Now that summer is almost here, I can finally breathe and relax a little. Looking back, the first half of the year was busy. There were several trade shows that I attended as well as a couple of international trips where I was fortunate enough to visit some quarries and stone processing plants. Most recently, I joined a group of architects on a voyage to Portugal where we had the opportunity to explore several marble and limestone quarries.
The trip was organized by the Portuguese stone association Assimagra and Veronafiere Marmomacc Stone Academy. The course, “Designing with Natural Stone Portugal 2014,” was the first initiative of its kind developed in Portugal and directed to foreign architects in the U.S., Canada, UK, Brazil and South Africa. The architects were able to earn 21 educational credits approved by the American Institute of Architects (AIA), the Royal Architectural Institute of Canada (RAIC) and Royal Institute of British Architects (RIBA).
While this was the first course of its kind in Portugal, the “Designing with Natural Stone” course is now in its 16th year. Developed as a unique combination of classroom lectures and guided visits to quarries and processing facilities, it is held annually in conjunction with Marmomacc, the large international stone exhibition which takes place in Verona, Italy, each year. Stone World, a sister publication of Contemporary Stone & Tile Design, is a sponsor of the course.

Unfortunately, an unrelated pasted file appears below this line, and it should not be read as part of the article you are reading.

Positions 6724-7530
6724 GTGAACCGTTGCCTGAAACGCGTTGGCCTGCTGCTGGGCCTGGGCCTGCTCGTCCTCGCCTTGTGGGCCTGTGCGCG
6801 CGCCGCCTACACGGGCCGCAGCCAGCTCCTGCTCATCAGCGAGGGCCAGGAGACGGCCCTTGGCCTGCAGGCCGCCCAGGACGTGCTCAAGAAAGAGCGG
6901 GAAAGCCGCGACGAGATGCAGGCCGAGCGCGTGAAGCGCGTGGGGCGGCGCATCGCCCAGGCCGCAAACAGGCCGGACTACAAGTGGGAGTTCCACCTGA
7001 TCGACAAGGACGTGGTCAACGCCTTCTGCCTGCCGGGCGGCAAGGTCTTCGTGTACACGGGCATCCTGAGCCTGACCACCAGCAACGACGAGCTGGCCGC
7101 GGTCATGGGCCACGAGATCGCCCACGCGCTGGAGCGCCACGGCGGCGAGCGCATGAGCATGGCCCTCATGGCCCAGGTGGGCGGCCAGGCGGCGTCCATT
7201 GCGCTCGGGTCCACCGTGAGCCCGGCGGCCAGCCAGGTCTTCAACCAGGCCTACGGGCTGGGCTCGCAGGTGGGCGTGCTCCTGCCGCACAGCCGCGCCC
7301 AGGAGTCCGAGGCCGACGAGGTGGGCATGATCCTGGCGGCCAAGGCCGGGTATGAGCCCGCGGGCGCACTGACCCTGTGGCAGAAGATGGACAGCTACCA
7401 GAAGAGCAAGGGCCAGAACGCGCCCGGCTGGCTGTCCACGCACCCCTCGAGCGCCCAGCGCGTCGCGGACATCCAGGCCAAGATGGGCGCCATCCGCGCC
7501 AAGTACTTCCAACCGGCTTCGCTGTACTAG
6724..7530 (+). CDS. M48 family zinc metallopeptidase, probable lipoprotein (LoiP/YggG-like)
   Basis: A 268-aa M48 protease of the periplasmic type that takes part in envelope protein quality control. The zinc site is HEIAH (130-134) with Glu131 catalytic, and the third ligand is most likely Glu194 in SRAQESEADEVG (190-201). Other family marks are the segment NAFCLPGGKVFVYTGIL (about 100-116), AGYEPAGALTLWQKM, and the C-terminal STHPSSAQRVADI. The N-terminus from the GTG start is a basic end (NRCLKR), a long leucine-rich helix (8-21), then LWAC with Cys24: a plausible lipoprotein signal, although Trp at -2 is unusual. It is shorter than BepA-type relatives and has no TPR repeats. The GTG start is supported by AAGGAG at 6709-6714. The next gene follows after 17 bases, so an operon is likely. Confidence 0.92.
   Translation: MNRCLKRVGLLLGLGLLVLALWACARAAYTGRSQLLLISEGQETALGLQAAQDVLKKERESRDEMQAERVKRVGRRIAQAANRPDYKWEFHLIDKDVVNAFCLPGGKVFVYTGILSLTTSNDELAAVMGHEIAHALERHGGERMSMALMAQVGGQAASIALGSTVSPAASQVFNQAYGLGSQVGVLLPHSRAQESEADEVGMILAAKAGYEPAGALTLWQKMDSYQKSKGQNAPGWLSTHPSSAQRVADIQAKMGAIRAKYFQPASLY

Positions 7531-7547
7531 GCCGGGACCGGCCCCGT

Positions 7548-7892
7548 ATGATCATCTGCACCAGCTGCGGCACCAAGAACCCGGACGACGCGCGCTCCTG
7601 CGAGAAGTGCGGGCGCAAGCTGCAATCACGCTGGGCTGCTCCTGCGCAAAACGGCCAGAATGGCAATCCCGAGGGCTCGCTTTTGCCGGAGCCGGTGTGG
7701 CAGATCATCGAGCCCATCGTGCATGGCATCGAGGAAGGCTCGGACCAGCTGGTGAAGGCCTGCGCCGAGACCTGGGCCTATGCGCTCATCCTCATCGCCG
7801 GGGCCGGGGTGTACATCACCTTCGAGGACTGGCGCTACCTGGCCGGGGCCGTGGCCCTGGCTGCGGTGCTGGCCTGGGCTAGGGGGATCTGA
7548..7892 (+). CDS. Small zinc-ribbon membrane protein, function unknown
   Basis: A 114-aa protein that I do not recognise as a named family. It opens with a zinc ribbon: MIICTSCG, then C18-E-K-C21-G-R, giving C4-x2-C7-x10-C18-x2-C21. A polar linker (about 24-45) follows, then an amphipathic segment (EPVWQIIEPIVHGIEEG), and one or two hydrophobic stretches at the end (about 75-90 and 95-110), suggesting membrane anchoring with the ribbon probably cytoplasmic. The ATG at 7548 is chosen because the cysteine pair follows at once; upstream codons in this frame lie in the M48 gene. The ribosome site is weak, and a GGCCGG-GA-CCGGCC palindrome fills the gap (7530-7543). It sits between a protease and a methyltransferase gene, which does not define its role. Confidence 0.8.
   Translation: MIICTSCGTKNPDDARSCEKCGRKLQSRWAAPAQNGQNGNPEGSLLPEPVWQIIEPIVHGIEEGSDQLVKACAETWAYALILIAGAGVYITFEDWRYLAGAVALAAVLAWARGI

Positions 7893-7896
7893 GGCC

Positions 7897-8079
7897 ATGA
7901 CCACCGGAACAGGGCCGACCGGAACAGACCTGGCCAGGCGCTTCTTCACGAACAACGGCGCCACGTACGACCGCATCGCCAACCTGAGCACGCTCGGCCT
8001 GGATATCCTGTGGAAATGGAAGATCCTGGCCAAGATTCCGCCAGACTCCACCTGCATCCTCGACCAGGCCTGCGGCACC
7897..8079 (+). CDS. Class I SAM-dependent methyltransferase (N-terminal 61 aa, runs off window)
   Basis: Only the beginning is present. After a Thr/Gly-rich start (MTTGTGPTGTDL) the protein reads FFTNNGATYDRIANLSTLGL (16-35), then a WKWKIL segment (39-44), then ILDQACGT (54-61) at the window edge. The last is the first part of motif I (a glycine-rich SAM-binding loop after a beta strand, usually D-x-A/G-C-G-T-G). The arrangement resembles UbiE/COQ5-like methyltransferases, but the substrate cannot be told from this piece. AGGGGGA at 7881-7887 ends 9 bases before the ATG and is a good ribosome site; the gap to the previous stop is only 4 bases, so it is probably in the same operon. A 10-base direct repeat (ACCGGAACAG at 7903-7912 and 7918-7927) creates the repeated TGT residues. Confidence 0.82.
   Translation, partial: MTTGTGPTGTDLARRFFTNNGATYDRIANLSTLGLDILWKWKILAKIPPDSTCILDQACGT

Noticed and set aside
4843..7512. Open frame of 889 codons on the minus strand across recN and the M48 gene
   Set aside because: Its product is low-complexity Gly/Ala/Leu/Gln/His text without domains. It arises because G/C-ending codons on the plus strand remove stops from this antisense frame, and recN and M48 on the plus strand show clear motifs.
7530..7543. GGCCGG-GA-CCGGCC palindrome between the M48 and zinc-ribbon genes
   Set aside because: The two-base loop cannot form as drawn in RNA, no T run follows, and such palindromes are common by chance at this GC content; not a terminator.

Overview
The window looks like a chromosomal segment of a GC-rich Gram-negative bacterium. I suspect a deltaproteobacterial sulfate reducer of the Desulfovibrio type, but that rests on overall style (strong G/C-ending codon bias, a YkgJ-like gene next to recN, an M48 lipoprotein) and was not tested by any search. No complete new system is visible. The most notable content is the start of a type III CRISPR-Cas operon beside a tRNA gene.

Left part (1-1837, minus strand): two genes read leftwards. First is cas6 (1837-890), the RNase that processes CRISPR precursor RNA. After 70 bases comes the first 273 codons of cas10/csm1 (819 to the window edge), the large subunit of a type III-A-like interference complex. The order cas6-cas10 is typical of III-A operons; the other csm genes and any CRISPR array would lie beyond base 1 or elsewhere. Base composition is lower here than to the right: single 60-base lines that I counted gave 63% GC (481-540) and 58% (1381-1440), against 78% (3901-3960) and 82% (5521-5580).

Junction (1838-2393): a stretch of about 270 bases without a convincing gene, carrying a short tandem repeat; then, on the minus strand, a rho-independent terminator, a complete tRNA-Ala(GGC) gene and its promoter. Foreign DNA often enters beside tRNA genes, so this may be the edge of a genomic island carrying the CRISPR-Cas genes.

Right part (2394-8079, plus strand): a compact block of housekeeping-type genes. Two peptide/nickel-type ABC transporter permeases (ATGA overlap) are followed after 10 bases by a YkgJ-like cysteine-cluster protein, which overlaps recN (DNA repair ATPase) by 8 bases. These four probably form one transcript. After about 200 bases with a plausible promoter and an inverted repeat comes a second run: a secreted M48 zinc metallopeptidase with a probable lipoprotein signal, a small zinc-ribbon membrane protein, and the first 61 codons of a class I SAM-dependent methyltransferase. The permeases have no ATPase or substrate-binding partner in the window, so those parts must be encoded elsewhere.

Many of the architects that participated in the Portugal trip had also completed the course in Verona. Once talking with them, it became obvious that they truly are interested in learning more about stone. One architect that I had met several years ago in Verona and then again in Portugal, was telling me that he is now working with one of the Italian companies that the group visited the year he took part in the course. I think it is great to see that this architect took advantage of the opportunities the course opened up for him and has now built a relationship with an Italian stone company.
Taking part in a program such as “Designing with Natural Stone” is a great way to get in the field and learn about new materials as well as new stone processing techniques. And even if you are unable to participate in this course, there are certainly other ways to learn about new stone and tile products.
One of my other recent trips was to Las Vegas to attend Coverings, which celebrated its 25th anniversary this year. The show was larger than ever and had numerous displays of new stone and tile collections. You can view a sampling of some of the latest introductions in our Coverings Product Review, which begins on page 10 of this issue.
The summer will give the staff of Contemporary Stone & Tile Design a chance to refuel, but it won’t be long before we hit the road again. This fall we will be attending Marmomacc as well as Cersaie, which is a large international tile exhibition held annually in Bologna, Italy. Additionally, The International Surface Event East will debut in Miami this October. We’ll be sure to report back on what we see in upcoming editions.